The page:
For what seems like a cumulative two months out of the year in Seattle, the sun is actually shining without wind, rain, or some sort of mini natural disaster. I love the area we live in but the weather sucks for this desert girl. My hometown is a tumbleweed womb and it is hot for about 11.79 months out of the year. It was always hot and, if anything, we would always get a gnarly car tan. (Y’know when your left forearm gets all dark from driving?) Both thankfully and regretfully, we do not live in my hometown so my half-White/Lao children are pretty vitamin-deprived. Raising a biracial family in the Pacific Northwest means the weather literally rains on my race parade.
Raising bi-cultural/racial kids has been rewarding and interesting because of the push-pull of which genes they have. For those remaining 10 months out of the year, there is no doubt they are their father’s children especially Humnoy. With both -Noys, they looked much like me when as babies and Lanoy still does resemble me quite a bit. Would people think they were Asian, let alone Laotian? I never connected how anybody would always get confused when I told them I was ‘Asian’ when they didn’t know what ‘Laotian’ was. I got great grades in school, had a weird name, and many more stereotypes of a good Asian but still never fit in the mold of “Asian.” Forget my almond-shaped eyes, dark hair, wide nose, and all the prominent ethnic features; it was because my foremost characteristic is my skin tone. Thankfully, my children get the melanin problem too.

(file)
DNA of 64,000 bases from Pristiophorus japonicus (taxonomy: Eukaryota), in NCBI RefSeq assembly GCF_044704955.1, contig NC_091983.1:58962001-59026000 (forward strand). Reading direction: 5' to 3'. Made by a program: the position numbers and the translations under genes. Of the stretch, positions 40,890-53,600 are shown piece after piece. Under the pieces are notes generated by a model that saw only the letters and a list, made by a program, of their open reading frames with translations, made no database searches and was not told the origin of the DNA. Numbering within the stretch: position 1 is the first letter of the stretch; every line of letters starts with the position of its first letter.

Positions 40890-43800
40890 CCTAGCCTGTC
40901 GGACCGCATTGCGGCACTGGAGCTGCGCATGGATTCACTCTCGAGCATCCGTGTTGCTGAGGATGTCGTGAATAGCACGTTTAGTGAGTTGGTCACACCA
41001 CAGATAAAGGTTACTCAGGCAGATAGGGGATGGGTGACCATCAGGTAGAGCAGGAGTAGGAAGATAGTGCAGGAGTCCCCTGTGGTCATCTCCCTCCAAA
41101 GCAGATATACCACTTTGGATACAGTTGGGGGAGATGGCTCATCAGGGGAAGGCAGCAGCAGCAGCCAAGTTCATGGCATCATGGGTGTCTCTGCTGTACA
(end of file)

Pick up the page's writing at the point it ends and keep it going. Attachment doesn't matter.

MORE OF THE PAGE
Summer’s here and Lao roots be so strong, I tell ya. It may have taken a couple decades of unlearning and self-acceptance but my skin color is no longer my problem. When people are paying to artificially and unsuccessfully attempt to reach the same color range as I have been born with then it’s society’s problem. My children may still experience the same problems for their presumed traits rather than their unique traits, physical or otherwise, but I hope their only problem is not having the appropriate weather to bask in the melanin from their strong, deep Lao roots.
What physical trait did you hate and have since embraced?
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